Operation Greenback

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Operation Greenback was launched in 1979 and was the first multi-agency money laundering task force ever assembled. Launched as a response to officials in the United States Treasury Department noting a sharp increase in cash inflow to Florida (and later Los Angeles) banks, corresponding to a cocaine trade boom in the 1970s. The Department "connected [the capital influx] to the large-scale laundering of drug receipts"[1] The money trail led back to large banking institutions and as a result, George H. W. Bush "wasn't really too interested in financial prosecution,"[1] the chief prosecutor in Operation Greenback recalled.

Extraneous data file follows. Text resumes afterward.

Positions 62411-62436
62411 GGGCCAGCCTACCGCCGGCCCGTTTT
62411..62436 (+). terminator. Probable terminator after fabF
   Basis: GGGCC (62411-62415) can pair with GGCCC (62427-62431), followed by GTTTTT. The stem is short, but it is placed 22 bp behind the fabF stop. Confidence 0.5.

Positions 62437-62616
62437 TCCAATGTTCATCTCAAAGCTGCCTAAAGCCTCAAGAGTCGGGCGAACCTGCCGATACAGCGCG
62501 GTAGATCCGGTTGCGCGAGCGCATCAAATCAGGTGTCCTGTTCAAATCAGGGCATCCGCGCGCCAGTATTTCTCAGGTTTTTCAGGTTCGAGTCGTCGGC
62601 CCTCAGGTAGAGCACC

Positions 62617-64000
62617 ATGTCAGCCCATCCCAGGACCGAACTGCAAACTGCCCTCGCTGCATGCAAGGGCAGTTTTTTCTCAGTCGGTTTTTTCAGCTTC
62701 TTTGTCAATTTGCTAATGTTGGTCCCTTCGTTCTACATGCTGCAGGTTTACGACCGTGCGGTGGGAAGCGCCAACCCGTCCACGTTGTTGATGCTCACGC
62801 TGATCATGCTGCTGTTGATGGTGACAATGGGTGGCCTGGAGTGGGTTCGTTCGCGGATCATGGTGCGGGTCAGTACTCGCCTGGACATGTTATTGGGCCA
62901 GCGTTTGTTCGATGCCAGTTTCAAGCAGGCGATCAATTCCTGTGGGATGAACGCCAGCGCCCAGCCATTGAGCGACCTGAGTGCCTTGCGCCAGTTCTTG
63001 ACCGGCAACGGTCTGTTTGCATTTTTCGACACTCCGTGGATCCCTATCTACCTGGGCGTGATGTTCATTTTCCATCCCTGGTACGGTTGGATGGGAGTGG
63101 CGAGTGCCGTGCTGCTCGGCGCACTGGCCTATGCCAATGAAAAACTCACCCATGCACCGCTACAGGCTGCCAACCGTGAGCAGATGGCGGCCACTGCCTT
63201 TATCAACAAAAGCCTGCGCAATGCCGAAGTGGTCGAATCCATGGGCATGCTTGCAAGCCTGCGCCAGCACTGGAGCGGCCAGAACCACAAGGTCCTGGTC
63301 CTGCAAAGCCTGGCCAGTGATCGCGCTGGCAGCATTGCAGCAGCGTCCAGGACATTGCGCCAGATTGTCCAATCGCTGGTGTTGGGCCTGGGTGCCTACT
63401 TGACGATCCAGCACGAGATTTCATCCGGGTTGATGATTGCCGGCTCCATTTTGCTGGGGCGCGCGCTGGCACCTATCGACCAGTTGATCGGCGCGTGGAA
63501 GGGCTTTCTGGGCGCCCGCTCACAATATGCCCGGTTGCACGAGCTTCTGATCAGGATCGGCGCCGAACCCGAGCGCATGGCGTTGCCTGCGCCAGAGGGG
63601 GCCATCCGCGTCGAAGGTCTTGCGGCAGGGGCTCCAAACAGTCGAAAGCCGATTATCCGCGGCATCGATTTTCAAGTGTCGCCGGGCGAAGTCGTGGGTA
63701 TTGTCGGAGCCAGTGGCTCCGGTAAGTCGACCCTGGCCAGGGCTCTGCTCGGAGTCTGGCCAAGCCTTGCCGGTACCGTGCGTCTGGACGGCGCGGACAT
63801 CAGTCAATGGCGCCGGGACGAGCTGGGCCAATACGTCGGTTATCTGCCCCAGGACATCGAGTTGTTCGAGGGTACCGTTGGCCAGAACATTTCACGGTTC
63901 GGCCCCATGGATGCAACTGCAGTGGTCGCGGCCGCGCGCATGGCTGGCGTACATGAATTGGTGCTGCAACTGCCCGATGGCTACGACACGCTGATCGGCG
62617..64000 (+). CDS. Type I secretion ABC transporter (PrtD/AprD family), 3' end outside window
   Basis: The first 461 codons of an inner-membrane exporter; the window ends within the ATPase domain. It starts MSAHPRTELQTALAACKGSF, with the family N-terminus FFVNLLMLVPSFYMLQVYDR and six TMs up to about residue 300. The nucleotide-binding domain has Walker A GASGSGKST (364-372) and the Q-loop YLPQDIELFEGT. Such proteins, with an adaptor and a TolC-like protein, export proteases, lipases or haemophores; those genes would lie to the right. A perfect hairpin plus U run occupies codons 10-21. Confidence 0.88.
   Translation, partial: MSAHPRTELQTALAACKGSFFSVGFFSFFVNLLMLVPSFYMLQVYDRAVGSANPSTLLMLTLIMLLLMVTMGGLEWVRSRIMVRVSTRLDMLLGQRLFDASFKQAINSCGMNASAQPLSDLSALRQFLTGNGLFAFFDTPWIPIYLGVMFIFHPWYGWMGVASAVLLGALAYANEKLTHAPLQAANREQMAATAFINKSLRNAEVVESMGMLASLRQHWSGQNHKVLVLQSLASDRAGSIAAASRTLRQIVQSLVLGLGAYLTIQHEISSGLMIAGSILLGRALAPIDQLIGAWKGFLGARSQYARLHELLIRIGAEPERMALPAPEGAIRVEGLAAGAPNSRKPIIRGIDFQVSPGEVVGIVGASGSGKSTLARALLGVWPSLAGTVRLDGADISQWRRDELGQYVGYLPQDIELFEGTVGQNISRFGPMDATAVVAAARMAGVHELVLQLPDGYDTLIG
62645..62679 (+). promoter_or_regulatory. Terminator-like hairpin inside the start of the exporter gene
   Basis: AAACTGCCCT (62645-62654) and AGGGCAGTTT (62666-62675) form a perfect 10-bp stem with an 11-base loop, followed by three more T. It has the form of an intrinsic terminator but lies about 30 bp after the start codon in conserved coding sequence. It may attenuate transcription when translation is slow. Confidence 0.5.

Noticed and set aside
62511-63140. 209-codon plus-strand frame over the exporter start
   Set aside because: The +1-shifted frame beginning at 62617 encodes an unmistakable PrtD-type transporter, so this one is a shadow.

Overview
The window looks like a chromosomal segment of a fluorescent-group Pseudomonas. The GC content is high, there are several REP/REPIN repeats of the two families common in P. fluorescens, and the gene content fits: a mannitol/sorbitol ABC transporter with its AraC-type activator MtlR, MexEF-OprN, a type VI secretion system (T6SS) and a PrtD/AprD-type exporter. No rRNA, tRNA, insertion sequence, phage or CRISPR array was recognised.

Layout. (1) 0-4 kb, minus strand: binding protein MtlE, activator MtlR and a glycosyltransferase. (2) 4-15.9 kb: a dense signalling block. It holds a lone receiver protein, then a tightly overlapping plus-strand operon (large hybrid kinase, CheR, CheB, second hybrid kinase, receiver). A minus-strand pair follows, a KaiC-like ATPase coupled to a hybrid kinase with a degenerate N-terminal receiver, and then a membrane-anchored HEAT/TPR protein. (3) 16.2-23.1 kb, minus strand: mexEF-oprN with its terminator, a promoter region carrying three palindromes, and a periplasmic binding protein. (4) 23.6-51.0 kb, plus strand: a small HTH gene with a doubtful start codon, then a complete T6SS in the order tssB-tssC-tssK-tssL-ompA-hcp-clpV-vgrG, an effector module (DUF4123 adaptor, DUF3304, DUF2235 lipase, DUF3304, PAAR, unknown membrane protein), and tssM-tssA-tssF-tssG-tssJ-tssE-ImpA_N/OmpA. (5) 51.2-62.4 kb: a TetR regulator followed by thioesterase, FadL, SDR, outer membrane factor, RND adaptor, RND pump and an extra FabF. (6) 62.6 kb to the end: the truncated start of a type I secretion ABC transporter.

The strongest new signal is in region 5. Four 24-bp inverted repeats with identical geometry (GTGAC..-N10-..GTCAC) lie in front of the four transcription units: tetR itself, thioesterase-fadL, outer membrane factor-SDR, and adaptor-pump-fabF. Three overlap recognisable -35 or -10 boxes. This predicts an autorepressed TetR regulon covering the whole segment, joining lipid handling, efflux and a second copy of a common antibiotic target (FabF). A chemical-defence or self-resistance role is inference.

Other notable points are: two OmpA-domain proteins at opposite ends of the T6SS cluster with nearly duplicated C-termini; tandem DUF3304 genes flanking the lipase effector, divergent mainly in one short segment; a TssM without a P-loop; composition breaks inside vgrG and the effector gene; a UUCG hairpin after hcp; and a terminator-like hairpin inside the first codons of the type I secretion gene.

Several federal authorities were involved including the Treasury Department, Customs, the IRS and the Department of Justice (Narcotics and Dangeous Drug Section)[1].

The investigation was prompted by Federal Reserve statistics showing that massive amounts of cash were coming out of other areas of the United States and being banked in south Florida.[2]

A small Panamanian bank pleaded guilty on money laundering charges after a sting operation. However criminal charges against its parent bank were dropped, one of Latin America's large financial players.[1]

References[edit]

  1. ^ a b c Chomsky, Noam citing a Department brief Noam Deterring Democracy, p116="http://www.zmag.org/Chomsky/dd/dd-c04-s03.html#FN20"/